In recent years there seems to have been a shift in the hospitality sector. Hotels have taken a “back to basics” approach in order to save on costs – toiletries are not always provided in bathrooms, rooms are only cleaned on day three of a stay. There is, though, one constant that appears in just about every American hotel room – the single cup coffee maker. If you’ve never witnessed these unique appliances, think of the 1970s teasmade and it’s pretty much like that. A cupful of cold water is carefully poured into the top, then boiled at high speed before dripping through a coffee bag and onwards to your cup.
The coffee itself is inevitably terrible, and only made worse by the powdered milk whitener which is added to try and improve the flavour. Thankfully, despite being an apartment-hotel, the Homewood Suites offer breakfast with the room. Again, this is a definite shift in policy; for many years breakfast was considered an expensive luxury in American hotels – and surplus to requirements because there’s always a cheap diner just around the corner.
Suitably fortified, a stroll through the French Quarter brings familiar signs for me. At the centre of it all, steps from the banks of the Mississippi River, is Jackson Square and the distinctive outline of St Louis Cathedral.
Once again, something is missing. The visitors. There are some tourists around today, but not nearly as many as there should be. Most of the voices are English; before the Pandemic there would be a global selection of languages being spoken. But some things never change, including the lengthy queue outside the Cafe Du Monde. It’s universally considered to be the best place to get Beignets, the fried square donut served in threes and drenched in icing sugar. They are delicious, but caution is needed – any dark clothing will inevitably be dusted with sugar in the slightest of breezes, making you a possible target for the narcotics squad should you later enter a bar in the same outfit.
In New Orleans, a long queue means one thing. An opportunity. The captive audience is treated to some brilliant music from these guys. I can’t say for certain, but I think they’re the same group I saw here ten years ago – there’s always a four piece band hanging around this part of town.
Donations gratefully received, the line slowly moves into the Cafe Du Monde for their sweet treats. Me? I walk a couple of hundred yards to the French Market where a perfectly good stall sells Beignets for half the price that you’d pay here. There’s no table service and no fancy seating. But the taste is just as good, with the goods served hot from the fryer.
While it’s quiet today, I’m told that the forthcoming weekend will be really busy, with the culmination of the Final Four basketball tournament. This is one of the sport’s biggest events, and thousands will pack out the Superdome for the games. In Woldenburg Park on the waterfront a giant stage has been erected for the after party. I take a curious look at the hotel booking site to see that my room is being sold for almost twice today’s price at the weekend.
For a couple of days now the TV news has been warning of possible tornadoes. New Orleans, of course, knows all about extreme weather events after Hurricane Katrina. What’s mentioned less is the fact that hurricanes, tornadoes and floods happen often in this part of the south causing devastation in their wake. They just don’t get the same global headlines as they may have once done.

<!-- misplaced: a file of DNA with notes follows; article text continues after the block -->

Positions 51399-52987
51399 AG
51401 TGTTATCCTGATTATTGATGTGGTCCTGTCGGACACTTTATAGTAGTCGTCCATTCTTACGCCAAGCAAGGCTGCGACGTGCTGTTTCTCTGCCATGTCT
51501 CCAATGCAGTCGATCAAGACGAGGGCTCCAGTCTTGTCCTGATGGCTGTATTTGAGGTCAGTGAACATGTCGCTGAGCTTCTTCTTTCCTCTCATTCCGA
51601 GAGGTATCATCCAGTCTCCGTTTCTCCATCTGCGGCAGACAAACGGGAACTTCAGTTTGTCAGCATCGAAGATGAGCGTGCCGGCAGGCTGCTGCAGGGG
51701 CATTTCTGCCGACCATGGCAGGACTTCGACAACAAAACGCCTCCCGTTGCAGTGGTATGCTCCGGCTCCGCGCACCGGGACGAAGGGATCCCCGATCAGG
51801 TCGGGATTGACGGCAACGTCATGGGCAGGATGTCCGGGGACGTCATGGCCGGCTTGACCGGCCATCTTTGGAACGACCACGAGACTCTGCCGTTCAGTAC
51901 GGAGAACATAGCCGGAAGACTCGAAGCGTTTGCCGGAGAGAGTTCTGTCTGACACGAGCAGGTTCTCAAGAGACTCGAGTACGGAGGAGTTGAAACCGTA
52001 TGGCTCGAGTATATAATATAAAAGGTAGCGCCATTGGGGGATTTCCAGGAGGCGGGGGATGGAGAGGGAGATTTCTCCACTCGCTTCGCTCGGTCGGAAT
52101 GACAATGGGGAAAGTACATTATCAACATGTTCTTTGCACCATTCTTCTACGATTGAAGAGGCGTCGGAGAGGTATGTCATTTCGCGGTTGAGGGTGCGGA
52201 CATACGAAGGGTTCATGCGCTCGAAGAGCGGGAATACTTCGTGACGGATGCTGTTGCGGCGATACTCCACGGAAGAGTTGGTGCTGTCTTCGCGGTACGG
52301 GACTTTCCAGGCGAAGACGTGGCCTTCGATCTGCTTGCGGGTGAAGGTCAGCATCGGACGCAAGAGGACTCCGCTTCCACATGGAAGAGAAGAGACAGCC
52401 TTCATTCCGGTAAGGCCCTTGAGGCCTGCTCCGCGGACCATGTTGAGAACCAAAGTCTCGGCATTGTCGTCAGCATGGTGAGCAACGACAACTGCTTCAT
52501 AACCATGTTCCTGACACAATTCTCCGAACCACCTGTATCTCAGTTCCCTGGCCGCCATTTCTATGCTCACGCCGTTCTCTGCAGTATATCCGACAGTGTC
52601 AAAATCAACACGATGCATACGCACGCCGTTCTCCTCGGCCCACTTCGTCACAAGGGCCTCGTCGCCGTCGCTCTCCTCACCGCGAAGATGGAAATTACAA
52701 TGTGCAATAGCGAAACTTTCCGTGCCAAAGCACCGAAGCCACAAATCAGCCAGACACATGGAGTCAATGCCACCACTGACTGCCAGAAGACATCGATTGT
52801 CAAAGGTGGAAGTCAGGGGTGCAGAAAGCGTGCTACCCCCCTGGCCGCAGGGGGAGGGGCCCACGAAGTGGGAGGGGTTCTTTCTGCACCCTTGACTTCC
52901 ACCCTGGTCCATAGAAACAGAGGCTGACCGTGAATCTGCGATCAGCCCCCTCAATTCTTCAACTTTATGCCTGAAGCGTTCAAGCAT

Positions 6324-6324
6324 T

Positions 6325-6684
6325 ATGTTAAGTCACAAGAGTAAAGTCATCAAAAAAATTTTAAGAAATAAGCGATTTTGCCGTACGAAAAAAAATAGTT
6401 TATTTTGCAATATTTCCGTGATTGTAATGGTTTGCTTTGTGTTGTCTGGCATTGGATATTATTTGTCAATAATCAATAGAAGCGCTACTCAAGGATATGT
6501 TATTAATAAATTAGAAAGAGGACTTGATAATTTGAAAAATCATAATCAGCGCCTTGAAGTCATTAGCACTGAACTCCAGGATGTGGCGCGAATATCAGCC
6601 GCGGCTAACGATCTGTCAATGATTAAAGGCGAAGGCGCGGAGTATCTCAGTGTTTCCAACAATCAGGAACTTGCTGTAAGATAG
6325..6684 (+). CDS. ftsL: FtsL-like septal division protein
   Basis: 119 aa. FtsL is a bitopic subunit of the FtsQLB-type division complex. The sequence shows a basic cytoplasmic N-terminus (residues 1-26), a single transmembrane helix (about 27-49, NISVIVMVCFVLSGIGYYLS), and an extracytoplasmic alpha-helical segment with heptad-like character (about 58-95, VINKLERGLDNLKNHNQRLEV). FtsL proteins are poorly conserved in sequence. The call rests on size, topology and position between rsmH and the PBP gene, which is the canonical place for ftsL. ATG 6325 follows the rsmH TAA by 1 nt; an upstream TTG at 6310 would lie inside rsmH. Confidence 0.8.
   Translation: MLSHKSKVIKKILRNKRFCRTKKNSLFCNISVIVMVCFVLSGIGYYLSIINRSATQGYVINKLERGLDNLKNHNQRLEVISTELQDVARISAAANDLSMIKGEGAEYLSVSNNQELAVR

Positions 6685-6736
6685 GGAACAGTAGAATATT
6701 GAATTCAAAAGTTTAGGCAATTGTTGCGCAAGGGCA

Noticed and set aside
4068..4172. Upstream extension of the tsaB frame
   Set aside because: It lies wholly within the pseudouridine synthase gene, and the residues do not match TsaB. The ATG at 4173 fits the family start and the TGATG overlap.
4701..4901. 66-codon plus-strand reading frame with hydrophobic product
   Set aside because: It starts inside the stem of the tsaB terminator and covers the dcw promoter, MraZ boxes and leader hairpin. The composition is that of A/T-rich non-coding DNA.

And they’re taking the warnings seriously. I decide to go for a walk around the picturesque suburb of Bayou St John – but my regular mode of transport, the streetcars, have been taken out of action as a precaution. A bus takes me to City Park instead, and in the air is a definite feeling that something is on the way; the calm before the storm.
Nobody is on the streets, and I start to wonder whether a walk was a good idea. A tropical, warm wind builds up as I make it to the main thoroughfare of Esplanade Avenue and a welcome coffee shop. Half an hour later, there is still no storm. When I get back to the hotel, the local TV channels have gone into overdrive with rolling coverage of tornadoes sweeping across the south. Nobody does a storm tracker forecast like the Americans. Complex graphics show where the mass of the storm is moving, and where the tornadoes have been confirmed. On the ground, anxious journalists report live from their vehicles, windscreen wipers moving. And then, the same reporters stand, exposed to the elements, to describe what sounds like the end of days.
Even the hotel reception staff urge guests not to venture out – but I do so anyway. I have a waterproof jacket and strong shoes, and I can always shelter in a bar, right? In the end we get a tropical downpour; torrential rain that only lasts about 45 minutes but still manages to turn some of the streets in the French Quarter into small rivers. It’s an extraordinary sight, but thankfully the tornadoes have died out or moved elsewhere.
None of this is great for business, but over on Frenchman Street the music is still playing. At Cafe Negril it’s a jam session with an array of pretty amazing players. The beer is cheap (for a tourist area) and the air conditioning provides welcome relief from the humidity outside.
It’s starting to feel more like the New Orleans I know. The crowd may be a little smaller, but at least it’s a crowd. The music shifts from jazz to funk to ballads in the most eclectic manner and the atmosphere is party like.
All of which is a cause for celebration